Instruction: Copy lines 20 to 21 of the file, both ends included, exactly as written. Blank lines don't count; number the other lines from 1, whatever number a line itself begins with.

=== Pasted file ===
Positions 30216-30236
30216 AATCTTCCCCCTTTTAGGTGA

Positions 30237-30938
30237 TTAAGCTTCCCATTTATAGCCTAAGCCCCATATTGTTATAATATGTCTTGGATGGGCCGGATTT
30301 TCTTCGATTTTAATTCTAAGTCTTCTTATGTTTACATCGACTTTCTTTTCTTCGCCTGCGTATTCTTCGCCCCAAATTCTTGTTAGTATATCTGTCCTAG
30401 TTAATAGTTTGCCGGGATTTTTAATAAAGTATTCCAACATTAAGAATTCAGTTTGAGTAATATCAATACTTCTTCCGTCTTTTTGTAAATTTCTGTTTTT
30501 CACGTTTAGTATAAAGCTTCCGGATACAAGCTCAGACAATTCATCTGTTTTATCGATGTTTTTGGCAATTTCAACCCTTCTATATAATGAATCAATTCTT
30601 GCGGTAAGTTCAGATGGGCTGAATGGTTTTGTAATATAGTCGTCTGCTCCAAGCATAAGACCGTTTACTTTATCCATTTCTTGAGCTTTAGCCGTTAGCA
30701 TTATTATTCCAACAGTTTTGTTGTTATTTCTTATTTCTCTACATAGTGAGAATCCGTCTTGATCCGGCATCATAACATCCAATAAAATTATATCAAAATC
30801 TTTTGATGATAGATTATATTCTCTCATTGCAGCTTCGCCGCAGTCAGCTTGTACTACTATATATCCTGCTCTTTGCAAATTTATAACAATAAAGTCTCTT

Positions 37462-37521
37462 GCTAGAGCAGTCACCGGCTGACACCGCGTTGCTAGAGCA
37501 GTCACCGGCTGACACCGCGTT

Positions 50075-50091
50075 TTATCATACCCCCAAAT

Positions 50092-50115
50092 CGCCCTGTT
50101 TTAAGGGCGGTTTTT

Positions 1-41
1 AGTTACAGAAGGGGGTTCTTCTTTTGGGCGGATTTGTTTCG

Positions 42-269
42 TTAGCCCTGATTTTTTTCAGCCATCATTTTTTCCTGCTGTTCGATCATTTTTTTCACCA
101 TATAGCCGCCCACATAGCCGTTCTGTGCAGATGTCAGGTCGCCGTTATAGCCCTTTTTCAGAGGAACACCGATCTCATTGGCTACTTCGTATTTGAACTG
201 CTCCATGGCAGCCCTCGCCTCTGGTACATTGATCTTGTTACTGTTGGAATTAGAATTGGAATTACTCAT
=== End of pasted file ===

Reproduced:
1 AGTTACAGAAGGGGGTTCTTCTTTTGGGCGGATTTGTTTCG

Positions 42-269